DAVID MIDDLECAMP / San Luis Obispo Tribune

World - How Well Can You Predict a Storm? Accuracy of Numerical Weather Models Varies

In late October, a numerical weather model advertised the possibility of gale-force winds, rain, and high sea and swell on Friday through Sunday.

Sure enough, stormy weather developed. It was remarkable that a model could predict these unsettled conditions eight days in the future.

The European Centre for Medium-Range Weather Forecasts (ECMWF) model called for rain, while the National Oceanographic and Atmospheric Administration’s Global Forecast System (GFS) model did not until just a few days before this fall’s first rain event arrived.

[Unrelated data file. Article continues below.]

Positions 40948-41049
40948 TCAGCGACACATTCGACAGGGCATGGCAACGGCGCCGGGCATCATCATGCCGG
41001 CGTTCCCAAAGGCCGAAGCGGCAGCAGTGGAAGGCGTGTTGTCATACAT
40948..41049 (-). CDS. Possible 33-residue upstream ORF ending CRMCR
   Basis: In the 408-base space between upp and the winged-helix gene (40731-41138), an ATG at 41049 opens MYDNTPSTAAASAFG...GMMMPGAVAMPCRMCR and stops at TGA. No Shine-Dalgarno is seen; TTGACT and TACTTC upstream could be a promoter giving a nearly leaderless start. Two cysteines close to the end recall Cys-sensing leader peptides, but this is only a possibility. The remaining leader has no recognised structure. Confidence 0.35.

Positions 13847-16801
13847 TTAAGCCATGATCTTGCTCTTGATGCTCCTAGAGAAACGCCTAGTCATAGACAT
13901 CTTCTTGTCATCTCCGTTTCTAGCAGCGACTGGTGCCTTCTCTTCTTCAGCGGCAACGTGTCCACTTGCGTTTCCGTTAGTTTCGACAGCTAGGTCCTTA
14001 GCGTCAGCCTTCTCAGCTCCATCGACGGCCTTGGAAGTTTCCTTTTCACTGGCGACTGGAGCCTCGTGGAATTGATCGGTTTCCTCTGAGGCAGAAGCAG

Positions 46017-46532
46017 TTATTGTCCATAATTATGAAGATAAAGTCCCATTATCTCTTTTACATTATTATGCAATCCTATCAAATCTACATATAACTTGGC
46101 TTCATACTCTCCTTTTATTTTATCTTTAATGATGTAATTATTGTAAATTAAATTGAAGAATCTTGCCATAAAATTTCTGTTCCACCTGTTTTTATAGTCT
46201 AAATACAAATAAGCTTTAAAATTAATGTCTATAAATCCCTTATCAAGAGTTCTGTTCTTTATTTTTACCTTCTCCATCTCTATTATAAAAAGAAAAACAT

This led to a few readers asking why do these numerical models differ so much in their predictions?

To start, the United States pioneered the groundbreaking science of computer numerical modeling. These numerical models are collections of mathematical formulas, usually run on powerful computers, which produce forecasts for a specific location over several time intervals.

These models are almost indispensable in giving guidance to forecasters.

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